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Thread: Film´s Latitude

  1. #1

    Film´s Latitude

    Good Night. I am Brazilian and my English is not good, sorry.

    I wonder about latitude, can someone help me?

    The curve of the foot to the shoulder of the negative curve is equivalent to negative zone III to VIII (system zones ancel Adans), we would have in this case 7f. stop latitude.

    Is that correct?

    Regards
    Pedro

    Boa Noite Senhores. Sou brasileiro, e meu inglês não é bom, desculpe-me.

    Gostaria de saber sobre latitude, alguém pode me ajudar?

    Da curva do pé do negativo ao ombro da curva do negativo está o equivalente a zona III a VIII ( sistema de zonas de ancel Adans). teríamos neste caso 7 f. stop de latitude.

    Está correto?

    Atenciosamente
    Pedro

  2. #2
    Moderator Donald's Avatar
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    Re: Film´s Latitude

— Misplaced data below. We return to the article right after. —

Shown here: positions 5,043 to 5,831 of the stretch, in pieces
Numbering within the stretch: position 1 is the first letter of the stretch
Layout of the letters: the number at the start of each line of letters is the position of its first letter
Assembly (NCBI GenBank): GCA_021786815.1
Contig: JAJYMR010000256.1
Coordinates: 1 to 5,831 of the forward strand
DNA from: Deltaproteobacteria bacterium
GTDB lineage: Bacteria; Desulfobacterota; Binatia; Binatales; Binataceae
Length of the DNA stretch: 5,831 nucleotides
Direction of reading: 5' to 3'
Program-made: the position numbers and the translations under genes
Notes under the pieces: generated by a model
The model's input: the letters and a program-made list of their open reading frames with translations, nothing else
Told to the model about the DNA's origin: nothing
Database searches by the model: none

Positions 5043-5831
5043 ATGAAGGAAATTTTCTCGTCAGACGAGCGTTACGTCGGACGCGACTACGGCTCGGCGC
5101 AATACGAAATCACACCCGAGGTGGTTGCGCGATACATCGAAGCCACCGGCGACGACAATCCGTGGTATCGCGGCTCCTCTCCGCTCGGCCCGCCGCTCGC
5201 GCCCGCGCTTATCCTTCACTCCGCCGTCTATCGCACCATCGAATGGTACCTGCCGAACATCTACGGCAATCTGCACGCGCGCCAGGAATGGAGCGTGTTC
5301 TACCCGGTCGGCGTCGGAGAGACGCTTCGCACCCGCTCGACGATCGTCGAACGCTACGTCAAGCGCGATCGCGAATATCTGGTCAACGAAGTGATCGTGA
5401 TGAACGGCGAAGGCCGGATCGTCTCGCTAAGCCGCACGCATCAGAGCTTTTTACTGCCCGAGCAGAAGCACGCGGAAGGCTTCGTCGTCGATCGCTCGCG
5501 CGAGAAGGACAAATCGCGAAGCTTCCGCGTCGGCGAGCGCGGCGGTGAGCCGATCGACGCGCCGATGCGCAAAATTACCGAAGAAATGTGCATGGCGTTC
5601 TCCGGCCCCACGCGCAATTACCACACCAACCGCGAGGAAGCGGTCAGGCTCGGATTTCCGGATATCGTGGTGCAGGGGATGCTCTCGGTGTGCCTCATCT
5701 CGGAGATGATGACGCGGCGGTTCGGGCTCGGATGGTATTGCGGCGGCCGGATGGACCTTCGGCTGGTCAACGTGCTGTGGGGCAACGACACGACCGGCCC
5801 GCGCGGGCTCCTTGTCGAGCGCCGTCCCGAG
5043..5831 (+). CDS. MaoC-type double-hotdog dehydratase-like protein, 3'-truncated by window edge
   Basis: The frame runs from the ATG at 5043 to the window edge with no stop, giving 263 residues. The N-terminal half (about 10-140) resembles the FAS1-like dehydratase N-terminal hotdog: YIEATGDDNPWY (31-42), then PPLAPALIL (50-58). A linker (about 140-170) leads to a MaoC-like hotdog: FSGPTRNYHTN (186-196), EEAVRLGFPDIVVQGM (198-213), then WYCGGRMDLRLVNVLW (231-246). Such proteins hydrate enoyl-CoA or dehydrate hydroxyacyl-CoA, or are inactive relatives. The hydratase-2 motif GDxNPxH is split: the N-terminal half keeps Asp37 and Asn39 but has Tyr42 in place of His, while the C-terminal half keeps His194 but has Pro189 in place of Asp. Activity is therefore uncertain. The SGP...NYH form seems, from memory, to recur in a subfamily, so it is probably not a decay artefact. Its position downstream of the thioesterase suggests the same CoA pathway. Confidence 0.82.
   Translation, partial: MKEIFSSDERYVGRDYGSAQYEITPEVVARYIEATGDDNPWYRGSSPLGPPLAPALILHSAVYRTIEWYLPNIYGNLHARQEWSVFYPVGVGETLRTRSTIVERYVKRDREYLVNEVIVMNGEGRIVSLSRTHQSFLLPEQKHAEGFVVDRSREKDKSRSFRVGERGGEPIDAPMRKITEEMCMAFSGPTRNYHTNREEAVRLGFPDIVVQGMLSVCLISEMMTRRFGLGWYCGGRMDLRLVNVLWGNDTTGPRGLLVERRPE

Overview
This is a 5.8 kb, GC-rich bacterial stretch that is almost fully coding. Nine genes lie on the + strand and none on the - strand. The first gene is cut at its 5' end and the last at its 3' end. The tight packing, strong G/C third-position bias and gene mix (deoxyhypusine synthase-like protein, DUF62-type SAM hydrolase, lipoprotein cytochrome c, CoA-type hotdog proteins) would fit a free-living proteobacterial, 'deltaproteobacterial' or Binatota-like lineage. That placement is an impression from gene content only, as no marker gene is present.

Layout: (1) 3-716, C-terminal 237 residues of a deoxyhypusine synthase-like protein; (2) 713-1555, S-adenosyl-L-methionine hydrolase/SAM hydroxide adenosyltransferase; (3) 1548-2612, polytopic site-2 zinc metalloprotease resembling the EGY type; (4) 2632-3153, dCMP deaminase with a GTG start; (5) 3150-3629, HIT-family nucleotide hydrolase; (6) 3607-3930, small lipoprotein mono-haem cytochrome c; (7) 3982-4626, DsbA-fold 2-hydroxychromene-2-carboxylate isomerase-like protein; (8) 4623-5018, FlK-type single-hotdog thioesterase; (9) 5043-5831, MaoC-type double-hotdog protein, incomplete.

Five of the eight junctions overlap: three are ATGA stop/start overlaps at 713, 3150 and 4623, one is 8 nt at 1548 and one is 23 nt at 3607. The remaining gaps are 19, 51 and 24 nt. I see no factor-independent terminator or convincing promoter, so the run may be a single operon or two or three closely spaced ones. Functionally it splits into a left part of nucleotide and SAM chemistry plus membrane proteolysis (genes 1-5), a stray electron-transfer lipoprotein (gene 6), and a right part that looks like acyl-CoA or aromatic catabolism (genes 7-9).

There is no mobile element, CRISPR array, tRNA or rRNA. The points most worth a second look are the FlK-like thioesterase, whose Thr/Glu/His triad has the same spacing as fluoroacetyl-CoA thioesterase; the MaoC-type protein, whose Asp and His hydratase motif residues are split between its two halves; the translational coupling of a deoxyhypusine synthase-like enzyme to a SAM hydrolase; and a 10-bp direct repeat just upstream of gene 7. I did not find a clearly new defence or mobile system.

Pedro

    Hello and welcome to CiC.

    The translation of your native language is difficult for me to understand. I apologise if I am not understanding your question correctly.

    I think you are asking about the dynamic range of photographic film.

    You write that you think film has the equivalent of 7 f-stops. I am not a technical expert, but I have read that the dynamic range of negative film can be greater than 7 stops.

    I do not think it is useful to compare this to the zone system as developed by Ansel Adams. That is about the range of tones that result from your composition, arrangement of objects in the scene being photographed and your exposure settings.

    I hope some of my more knowledgeable colleagues will also provide some opinions for you.


    Olá e bem vindo ao CiC.

    A tradução de sua língua nativa é difícil para mim entender. Peço desculpas se eu não estou entendendo sua pergunta corretamente.

    Acho que você está perguntando sobre o intervalo dinâmico de filme fotográfico.

    Você escreve o que você acha que o filme tem o equivalente a 7 f-stops. Eu não sou um especialista técnico, mas tenho lido que a faixa dinâmica do filme negativo pode ser maior que 7 paragens.

    Eu não acho que é útil comparar isso com o sistema de zonas, desenvolvidos por Ansel Adams. Que é sobre a gama de tons que resultam da sua composição, a disposição dos objetos na cena sendo fotografada e as configurações de exposição.